Such fires can follow slow combustion of residual hydrocarbons. Their extinction can require complete encasement, which can prove impossible for technical and financial reasons. Sprinkling is generally ineffective and injecting water under pressure counter-productive, because it carries oxygen, bringing the risk of explosion.

The perceived weak environmental and public health effects of these fires leads generally to waiting for their natural extinction, which can take a number of decades.

Landslides

The problem of landslides in spoil tips was first brought to public attention in October 1966 when a spoil tip at Aberfan in Wales gave way, killing 144 people, 116 of them children. The tip was built over a spring, increasing its instability, and its height exceeded guidelines. Water from heavy rainfall had built up inside the tip, weakening the structure, until it suddenly collapsed onto a school below. [9]

The wider issue of stability had been known about prior to the Aberfan disaster; most notably it was discussed in a paper by Professor George Knox in 1927, [10] but received little serious consideration by professional engineers and geologists — even to those directly concerned with mining. [11]

In February 2013, a spoil tip landslip caused the temporary closure of the Scunthorpe to Doncaster railway line in England. [12]

Landslides are rare in spoil tips after settling and vegetation growth act to stabilise the spoil. However, when heavy rain falls on spoil tips that are undergoing combustion, infiltrated water changes to steam; increasing pressure that may lead to a landslide. [13] In Herstal, Belgium, a landslide on the Petite Bacnure spoil tip in April 1999 closed off a street for many years. [14]

Re-use

Spoil tips in winter in Donetsk, Ukraine. Nature is reclaiming the spoil tip in the foreground. Panoramio - V&A Dudush - u Zabytogo terrikona.jpg
Spoil tips in winter in Donetsk, Ukraine. Nature is reclaiming the spoil tip in the foreground.

Several techniques of re-utilising the spoil tips exist, usually including either geotechnics or recycling. Most commonly, old spoil tips are partially revegetated to provide valuable green spaces since they are inappropriate for building purposes. At Nœux-les-Mines, an artificial ski slope has been constructed on the tip. If spoil tips are considered to contain sufficient amounts of residual material, various methods are employed to remove the spoil from the site for subsequent processing.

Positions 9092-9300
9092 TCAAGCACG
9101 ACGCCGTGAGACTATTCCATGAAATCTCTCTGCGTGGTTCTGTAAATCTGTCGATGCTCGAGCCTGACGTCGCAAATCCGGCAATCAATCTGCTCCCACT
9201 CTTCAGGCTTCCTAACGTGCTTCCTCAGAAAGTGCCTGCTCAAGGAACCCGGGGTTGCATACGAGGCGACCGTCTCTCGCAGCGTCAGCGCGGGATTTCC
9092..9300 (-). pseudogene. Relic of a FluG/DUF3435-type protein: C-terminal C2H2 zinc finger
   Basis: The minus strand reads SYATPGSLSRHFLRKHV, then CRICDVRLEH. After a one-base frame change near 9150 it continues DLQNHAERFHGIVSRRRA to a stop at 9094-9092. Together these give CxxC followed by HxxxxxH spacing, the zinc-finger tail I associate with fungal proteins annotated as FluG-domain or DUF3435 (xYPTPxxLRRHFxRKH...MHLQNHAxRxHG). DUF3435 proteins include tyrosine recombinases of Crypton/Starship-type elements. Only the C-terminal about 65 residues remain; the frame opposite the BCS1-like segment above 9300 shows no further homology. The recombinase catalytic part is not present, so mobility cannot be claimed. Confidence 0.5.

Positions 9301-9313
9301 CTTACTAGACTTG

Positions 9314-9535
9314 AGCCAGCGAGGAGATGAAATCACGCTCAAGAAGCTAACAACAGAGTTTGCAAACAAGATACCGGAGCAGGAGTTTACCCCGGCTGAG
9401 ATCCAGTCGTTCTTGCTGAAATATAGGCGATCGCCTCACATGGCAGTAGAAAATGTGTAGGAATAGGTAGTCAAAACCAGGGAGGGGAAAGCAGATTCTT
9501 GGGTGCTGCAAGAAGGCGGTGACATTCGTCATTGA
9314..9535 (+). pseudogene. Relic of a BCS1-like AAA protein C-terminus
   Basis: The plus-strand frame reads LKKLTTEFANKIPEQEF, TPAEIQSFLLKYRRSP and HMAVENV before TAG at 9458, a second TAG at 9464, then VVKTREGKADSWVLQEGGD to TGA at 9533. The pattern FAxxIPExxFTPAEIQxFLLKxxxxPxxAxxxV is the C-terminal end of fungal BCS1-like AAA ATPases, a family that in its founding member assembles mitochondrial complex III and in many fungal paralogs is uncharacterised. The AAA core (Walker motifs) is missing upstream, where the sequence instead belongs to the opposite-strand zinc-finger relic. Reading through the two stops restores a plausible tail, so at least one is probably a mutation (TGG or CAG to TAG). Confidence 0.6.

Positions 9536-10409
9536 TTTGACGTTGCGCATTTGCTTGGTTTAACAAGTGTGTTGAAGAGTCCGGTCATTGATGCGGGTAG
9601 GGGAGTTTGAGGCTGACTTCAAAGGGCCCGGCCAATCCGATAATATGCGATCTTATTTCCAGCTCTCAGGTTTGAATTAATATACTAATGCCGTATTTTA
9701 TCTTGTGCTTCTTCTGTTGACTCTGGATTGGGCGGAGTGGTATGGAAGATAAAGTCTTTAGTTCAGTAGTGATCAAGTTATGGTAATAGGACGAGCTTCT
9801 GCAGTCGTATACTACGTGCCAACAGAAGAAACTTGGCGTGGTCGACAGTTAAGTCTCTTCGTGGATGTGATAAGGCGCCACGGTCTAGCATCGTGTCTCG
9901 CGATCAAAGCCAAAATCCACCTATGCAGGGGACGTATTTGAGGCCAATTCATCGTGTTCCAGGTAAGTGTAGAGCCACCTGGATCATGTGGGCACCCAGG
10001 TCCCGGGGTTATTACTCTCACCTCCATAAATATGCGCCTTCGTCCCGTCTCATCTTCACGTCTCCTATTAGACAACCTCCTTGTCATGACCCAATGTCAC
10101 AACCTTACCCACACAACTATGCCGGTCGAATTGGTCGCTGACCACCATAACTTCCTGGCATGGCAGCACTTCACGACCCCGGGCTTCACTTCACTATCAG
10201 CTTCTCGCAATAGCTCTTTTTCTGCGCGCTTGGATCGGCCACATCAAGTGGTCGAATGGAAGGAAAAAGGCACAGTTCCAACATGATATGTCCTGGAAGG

The oldest coal-based spoil tips may still contain enough coal to begin spontaneous slow combustion. This results in a form of vitrification of the shale, which then acquires sufficient mechanical strength to be of use in road construction. [15] Some can therefore have a new life in being thus exploited; for example, the flattened pile of residue from the 11/19 site of Loos-en-Gohelle. Conversely, others are painstakingly preserved on account of their ecological wealth. With the passage of time, they become colonised with a variety of flora and fauna, sometimes foreign to the region. This diversity follows the mining exploitation. In South Wales some spoil tips are protected as Sites of Special Scientific Interest because they provide a unique habitat for 57 species of Lichen, several of which are at risk due to their limited environment being developed and by vegetation development. [16]

For example, because the miners threw their apple or pear cores into the wagons, the spoil tips became colonised with fruit trees. One can even observe the proliferation of buckler-leaved sorrel (French sorrel – Rumex scutatus), the seeds of which have been carried within the cracks in the pine timber used in the mines. Furthermore, on account of its dark colour, the south face of the spoil tip is significantly warmer than its surroundings, which contributes to the diverse ecology of the area. In this way, the spoil tip of Pinchonvalles, at Avion, hosts 522 different varieties of higher plants. Some sixty species of birds nest there. [17]

Some are used to cultivate vines, as in the case of Spoil Tip No. 7 of the coal-mining region of Mariemont-Bascoup near Chapelle-lez-Herlaimont (province of Hainaut). It produces some 3,000 litres of wine each year from a vineyard on its slopes..

Some spoil tips are used for various sporting activities. The slopes of the spoil tips of 11/19 at Loos-en-Gohelle, or again, at Nœux-les-Mines, are used for winter sports, for example ski and luge. A piste was built on the flank of the heap. In Belgium, a long distance footpath along the spoil tips (GR-412, Sentier des terrils) was opened in 2005. It leads from Bernissart in western Hainaut to Blegny in the province of Liège.